The fact is that EU Member States always seek to have a united position before participating in wider meetings such as the G-7. That’s is encouraged by the EU’s High Representative for Foreign Affairs. Formerly, by virtue of the “special relationship” with the USA, a British Foreign Secretary had considerable influence in the development of any EU foreign policy stance.
Now, by reason of the Brexit notification, the UK is no longer an insider in the EU looking out, but an off-shore outsider looking in.
British foreign secretaries are not in charge of British foreign policy. British prime ministers are their own foreign secretaries now, and have been since at least Margaret Thatcher’s time.
There remain big differences between the prime minister, who is conscientious and hardworking to a fault, and her foreign secretary, who has a record of being lazy and winging it
The main reason why May is happy with Johnson being where he is concerns domestic politics. The permanently ambitious Johnson remains May’s chief potential rival. With Brexit now beginning to take shape, she wants him in the government tent, not outside it.
The Foreign Secretary is the second-most popular politician in Britain, overtaken only, when she became Prime Minister, by Theresa May herself.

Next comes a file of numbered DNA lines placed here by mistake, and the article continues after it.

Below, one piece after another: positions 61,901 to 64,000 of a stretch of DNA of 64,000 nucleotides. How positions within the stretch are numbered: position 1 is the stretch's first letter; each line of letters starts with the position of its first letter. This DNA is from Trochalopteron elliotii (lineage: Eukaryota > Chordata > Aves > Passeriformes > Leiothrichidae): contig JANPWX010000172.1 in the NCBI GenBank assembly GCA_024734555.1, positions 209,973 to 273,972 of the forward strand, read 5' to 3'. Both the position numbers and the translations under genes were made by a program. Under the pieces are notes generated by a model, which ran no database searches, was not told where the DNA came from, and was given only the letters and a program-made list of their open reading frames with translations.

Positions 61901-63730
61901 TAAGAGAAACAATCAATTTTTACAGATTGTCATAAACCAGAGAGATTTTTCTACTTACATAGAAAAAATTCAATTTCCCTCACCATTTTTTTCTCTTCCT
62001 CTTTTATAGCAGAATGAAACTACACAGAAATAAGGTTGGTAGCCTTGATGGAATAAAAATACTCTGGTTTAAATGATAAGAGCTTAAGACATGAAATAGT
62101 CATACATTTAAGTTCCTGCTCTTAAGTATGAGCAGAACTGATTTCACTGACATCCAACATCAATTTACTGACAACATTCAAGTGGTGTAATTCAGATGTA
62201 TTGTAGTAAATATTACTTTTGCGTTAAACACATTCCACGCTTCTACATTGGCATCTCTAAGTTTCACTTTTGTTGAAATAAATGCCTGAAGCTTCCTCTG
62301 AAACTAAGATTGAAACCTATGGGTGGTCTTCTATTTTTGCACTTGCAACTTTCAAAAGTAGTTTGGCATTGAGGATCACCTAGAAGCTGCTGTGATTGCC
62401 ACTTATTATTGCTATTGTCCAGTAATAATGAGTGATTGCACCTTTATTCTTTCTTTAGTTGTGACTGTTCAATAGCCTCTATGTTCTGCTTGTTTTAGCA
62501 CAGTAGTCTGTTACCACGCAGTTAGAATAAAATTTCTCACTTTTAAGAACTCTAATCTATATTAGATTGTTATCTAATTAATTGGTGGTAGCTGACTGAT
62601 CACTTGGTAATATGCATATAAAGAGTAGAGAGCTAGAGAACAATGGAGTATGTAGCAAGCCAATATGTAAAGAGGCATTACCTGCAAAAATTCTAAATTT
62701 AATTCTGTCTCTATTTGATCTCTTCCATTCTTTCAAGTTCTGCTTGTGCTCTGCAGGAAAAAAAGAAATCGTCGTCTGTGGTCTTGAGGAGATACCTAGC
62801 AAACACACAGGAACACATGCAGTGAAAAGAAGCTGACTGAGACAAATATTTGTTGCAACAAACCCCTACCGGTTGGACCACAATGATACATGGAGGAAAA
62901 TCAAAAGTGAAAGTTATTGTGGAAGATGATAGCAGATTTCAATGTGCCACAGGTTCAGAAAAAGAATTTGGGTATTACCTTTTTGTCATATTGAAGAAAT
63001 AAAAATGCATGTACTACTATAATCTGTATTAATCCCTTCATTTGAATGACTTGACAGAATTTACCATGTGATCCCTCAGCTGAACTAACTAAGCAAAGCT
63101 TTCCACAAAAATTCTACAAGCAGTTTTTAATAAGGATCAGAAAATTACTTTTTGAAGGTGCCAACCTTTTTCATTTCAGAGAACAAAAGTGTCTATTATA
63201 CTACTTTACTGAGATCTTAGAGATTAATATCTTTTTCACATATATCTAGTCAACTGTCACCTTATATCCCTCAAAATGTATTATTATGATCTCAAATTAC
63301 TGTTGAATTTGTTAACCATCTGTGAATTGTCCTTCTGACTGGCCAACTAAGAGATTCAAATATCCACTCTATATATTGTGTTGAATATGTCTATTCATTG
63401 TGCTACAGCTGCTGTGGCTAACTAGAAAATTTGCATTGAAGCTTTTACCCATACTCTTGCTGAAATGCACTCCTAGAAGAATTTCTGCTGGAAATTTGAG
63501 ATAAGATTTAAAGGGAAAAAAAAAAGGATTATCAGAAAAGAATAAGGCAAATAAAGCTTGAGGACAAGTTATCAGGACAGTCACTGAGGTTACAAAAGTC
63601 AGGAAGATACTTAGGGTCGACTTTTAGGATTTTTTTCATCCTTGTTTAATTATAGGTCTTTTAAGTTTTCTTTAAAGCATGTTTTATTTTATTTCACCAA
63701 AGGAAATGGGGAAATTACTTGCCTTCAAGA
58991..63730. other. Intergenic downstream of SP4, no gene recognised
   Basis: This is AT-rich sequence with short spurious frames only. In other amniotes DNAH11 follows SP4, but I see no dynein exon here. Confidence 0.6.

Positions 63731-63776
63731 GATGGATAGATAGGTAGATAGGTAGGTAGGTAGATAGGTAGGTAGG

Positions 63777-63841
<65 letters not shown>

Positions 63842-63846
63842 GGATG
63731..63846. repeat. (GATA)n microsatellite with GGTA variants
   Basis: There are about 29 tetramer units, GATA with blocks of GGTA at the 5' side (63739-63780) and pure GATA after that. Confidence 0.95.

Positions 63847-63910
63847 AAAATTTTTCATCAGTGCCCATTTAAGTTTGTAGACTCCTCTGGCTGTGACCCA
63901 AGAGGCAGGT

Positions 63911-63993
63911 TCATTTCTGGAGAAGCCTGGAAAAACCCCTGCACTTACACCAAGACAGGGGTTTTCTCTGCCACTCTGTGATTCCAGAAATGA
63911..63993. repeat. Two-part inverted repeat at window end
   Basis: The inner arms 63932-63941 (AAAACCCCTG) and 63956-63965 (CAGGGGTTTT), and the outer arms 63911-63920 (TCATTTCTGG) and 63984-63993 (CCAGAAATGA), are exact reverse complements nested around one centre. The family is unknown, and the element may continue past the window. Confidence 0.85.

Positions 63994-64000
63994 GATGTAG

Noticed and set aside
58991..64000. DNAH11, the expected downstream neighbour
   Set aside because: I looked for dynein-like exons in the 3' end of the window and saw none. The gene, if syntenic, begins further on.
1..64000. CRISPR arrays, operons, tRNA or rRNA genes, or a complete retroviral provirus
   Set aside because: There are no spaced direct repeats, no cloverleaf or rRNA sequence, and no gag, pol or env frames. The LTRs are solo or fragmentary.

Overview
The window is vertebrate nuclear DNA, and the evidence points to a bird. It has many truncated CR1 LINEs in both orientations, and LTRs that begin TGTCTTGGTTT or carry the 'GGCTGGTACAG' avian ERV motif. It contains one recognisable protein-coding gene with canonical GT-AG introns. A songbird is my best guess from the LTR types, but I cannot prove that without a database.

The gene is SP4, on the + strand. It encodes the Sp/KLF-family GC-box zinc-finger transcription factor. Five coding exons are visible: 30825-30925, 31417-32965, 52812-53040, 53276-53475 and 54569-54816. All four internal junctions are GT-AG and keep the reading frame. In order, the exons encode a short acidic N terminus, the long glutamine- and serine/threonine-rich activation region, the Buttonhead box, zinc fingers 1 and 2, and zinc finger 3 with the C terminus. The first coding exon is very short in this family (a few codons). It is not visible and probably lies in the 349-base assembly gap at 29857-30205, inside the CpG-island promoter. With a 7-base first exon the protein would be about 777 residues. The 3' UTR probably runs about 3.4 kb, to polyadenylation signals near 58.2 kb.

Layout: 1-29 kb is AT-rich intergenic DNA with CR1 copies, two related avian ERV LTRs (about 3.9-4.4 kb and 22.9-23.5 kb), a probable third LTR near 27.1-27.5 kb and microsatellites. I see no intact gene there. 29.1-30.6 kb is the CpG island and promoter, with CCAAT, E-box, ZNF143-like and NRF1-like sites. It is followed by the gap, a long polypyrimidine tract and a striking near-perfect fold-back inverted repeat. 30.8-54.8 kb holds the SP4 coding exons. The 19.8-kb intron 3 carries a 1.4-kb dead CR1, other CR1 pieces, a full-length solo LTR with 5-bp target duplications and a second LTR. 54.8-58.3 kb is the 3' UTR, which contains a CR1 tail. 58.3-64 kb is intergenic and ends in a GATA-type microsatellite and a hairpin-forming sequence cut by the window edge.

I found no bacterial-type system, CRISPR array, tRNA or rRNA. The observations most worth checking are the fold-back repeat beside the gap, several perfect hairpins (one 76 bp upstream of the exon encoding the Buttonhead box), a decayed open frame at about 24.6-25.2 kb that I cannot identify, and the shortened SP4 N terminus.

Johnson has been unsackable for the past nine months, as the most important member of the Brexit ring of steel around the PM in the Cabinet. Now that May has invoked Article 50, however, she does not need her human shield so much, although it would still be damaging to her to lose him.
As his Wikipedia entry shows, Mr Umunna is a pretty high-powered guy. An example of his ability is that he had the good sense to resign from the Shadow Cabinet and return to the back benches when the dreadful Jeremy Corbyn was elected as Labour leader.
“There is no doubt about it: this Conservative Government is hurtling like a runaway train towards a hard, ideological Brexit, with a weak Prime Minister lacking the guts to stand up to the reckless right-wingers sitting in the driving seat.”
The sooner the sane remainers in the Conservative Party, the more sensible people in the Labour Party, the members of the Scottish National Party and the Liberal Democrats make common cause, the better.
Bloomberg’s Editorial Board has this: “Making the Syria Strikes Count” – well reasoned from a US perspective, the Editorial concludes: “When he visits Moscow next week, U.S. Secretary of State Rex Tillerson will need to present a credible plan not only to eradicate the Islamic State threat, but to create a limited safe zone for Syrian civilians and accelerate Assad’s transition from power. Tillerson’s mission will be to convince Putin that any hope of a U.S.-Russia rapprochement will depend on how helpful the latter proves to be in Syria.”
The Washington Post has this: “Could it be? Is President Trump on a roll?” with this telling comment: “Most analysts and political commentators are describing the attack as a calculated, level-headed decision by a president whose foreign policy disposition has been ambiguous. And oh, by the way, it doesn’t hurt that Trump did something so adverse to Russia in Syria. It showed that Trump is perfectly capable of acting with brutal hostility toward a vital interest of Vladimir Putin’s.”